Planted in the Right Place
by Pastor George Van Alstine

“Where you from?” Ask that question around Altadena Baptist Church and you’ll get an amazing array of answers. On any given Sunday you may rub shoulders with people from Tennessee, Texas, Minnesota and Missouri; from Mexico, Papua New Guinea, Korea and Lebanon. Occasionally, you may meet someone who says: “I was born in St. Luke Hospital, went to school at Noyes and Elliott, graduated from Muir High School and Pasadena City College; now been working thirty years at Wells Fargo Bank; so I guess I’m from right here.”

We live in an increasingly mobile society, in which it’s not uncommon for a person to live in many diverse areas during his/ her lifetime, making new sets of friends along the way, and ultimately unsure how to answer the “Where you from?” question. We tend to look down on the person who’s stayed in the same location from birth to death, thinking that their perspective and life experience must be very limited.

The familiar first Psalm in the Bible celebrates the value of staying in the same place spiritually. This sounds almost like heresy, because there’s so much preaching and teaching about moving on to greater and more fulfilling spiritual adventures. But the Psalm says “Blessed is the one who is planted, like a tree.” How boring! I want my spiritual life to have wheels, maybe even wings. I want to go places, experience all there is to experience. Being rooted in one place limits me. Yet, the intriguing challenge comes down through the centuries, through generations of faith experience: “Blessed is the one who is planted.”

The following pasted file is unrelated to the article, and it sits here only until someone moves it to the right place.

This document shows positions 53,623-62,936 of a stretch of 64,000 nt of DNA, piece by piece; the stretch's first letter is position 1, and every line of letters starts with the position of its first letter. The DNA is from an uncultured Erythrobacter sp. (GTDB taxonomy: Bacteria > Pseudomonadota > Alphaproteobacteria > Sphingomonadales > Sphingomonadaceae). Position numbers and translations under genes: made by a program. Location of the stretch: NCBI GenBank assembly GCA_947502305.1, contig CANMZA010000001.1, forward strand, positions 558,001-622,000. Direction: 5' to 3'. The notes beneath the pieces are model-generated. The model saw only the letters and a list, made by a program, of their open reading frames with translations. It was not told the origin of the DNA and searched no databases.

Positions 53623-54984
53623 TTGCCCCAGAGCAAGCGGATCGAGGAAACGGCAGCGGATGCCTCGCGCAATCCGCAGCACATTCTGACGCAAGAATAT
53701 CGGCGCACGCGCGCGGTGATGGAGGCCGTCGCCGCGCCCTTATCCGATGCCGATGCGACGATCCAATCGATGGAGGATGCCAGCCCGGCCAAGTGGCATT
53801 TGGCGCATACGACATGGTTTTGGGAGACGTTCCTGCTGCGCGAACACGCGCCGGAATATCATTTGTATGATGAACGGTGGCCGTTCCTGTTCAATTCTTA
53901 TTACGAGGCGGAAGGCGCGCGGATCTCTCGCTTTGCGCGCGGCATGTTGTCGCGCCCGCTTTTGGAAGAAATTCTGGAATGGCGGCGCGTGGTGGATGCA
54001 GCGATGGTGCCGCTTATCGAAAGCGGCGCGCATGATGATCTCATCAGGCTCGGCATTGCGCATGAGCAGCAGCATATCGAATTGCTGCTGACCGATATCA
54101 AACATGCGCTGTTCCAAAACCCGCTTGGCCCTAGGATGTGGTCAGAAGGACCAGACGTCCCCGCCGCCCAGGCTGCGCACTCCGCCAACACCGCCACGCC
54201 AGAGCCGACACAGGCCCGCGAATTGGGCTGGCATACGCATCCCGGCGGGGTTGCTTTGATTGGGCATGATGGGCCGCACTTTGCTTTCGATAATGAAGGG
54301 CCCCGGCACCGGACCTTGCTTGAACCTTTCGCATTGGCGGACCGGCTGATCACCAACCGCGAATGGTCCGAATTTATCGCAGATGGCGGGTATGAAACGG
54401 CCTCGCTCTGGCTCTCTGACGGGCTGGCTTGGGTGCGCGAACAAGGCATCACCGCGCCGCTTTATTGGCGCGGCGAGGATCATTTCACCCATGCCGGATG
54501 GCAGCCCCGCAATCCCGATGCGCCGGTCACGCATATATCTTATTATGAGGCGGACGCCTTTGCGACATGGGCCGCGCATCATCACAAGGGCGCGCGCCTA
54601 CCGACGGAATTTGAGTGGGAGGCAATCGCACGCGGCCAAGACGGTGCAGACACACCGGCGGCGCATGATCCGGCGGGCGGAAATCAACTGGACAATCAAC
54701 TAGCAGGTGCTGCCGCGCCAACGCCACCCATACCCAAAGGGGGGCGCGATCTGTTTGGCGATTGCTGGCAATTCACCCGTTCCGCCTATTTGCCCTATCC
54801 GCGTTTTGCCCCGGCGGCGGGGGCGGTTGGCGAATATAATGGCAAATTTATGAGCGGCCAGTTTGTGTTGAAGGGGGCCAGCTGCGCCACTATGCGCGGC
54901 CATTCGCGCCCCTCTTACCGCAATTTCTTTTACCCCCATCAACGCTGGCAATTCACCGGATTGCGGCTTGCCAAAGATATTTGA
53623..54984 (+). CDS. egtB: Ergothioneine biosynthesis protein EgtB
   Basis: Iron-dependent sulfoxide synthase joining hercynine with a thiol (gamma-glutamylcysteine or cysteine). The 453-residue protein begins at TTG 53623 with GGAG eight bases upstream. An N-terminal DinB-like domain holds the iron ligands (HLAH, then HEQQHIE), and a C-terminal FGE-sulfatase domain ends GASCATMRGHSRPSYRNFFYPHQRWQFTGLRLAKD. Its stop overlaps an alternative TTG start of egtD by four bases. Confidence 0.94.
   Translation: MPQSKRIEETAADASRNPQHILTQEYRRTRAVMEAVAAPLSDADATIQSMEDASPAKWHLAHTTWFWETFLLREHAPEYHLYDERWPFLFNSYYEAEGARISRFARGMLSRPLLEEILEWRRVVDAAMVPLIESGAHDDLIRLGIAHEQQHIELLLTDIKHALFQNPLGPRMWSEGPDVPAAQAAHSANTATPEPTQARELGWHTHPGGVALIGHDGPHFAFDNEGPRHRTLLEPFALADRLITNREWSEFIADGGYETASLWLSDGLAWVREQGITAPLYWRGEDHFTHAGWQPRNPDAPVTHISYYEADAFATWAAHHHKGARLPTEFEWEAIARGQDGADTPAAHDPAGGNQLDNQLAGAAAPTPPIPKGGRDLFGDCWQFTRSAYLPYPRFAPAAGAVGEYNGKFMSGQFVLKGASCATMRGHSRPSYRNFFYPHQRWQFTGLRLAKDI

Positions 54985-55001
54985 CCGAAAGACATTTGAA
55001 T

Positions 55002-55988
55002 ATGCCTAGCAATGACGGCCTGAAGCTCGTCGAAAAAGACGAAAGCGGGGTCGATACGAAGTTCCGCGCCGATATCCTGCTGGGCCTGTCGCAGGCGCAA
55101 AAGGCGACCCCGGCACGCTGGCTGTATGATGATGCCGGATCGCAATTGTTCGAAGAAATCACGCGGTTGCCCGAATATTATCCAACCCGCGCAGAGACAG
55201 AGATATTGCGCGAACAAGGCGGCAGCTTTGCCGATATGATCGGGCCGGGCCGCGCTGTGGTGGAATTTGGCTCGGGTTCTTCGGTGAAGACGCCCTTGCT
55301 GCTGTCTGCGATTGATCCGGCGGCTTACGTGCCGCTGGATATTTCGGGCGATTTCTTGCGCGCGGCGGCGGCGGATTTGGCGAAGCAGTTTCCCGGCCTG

Of course, it matters where you’re planted. In Psalm 1 the person who is described as “blessed” is planted “by streams of water.” A tree planted in the middle of a barren desert has no hope. A man planted on a bar stool will not prosper; neither will a woman planted in front of a mirror with her cosmetic case. “Streams of water,” of course, are the currents of spiritual resources flowing from the presence of God. They are not seasonal, but constantly flowing — to those who are planted in the right place.

Okay, that describes a nice, calm way to live, but a planted tree isn’t going to amount to much. Oh? How’s this for a resume of accomplishments: this properly planted tree “yields its fruit in season, its leaf does not wither, and whatever he does prospers.” Fruit, foliage, and “prospering” — what more can a tree hope to do in life? And the Psalm’s proverbial tree does this, not by taking courses and going to seminars, not by agonizing and trying real hard, not by going farther and faster than all the other trees in a tree race, but by being planted in the right place.

Actually, there’s one other thing — the tree has to have the right DNA. Otherwise there may be ugly, twisted leaves, or the fruit, if any appears, may be bitter. When Jesus talked about the “new birth,” he was describing a process in which God changes a person’s spiritual DNA, so that he will produce the leaves and fruit that God likes. The psalm describes this as learning to “delight in the law of the Lord.”

The irony of this is that while others (described in the Psalm as “sinners” or “mockers”) may be frantically traveling all over the world in search of ways to fulfill their destiny and discover meaning for their lives, the Psalm 1 tree finds all this effortlessly, simply by being planted in the right place. The others are “like chaff that the wind blows away.” I can hear Gene Autry singing “drifting along with the tumbling tumbleweed.” Tumbleweeds break from their roots and roll around the landscape They don’t have green leaves, and they have no edible fruit. I’d much rather be a planted tree. Call me boring!